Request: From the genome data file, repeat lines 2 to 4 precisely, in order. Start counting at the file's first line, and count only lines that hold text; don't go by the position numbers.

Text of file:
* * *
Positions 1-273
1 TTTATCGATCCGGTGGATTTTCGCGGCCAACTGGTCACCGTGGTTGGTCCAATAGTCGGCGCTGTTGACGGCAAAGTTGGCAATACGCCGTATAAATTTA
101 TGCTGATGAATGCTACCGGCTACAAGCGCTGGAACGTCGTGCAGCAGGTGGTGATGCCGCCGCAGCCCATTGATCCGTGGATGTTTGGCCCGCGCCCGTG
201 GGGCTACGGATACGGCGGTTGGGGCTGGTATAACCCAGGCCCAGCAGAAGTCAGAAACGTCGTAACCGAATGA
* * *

1 TTTATCGATCCGGTGGATTTTCGCGGCCAACTGGTCACCGTGGTTGGTCCAATAGTCGGCGCTGTTGACGGCAAAGTTGGCAATACGCCGTATAAATTTA
101 TGCTGATGAATGCTACCGGCTACAAGCGCTGGAACGTCGTGCAGCAGGTGGTGATGCCGCCGCAGCCCATTGATCCGTGGATGTTTGGCCCGCGCCCGTG
201 GGGCTACGGATACGGCGGTTGGGGCTGGTATAACCCAGGCCCAGCAGAAGTCAGAAACGTCGTAACCGAATGA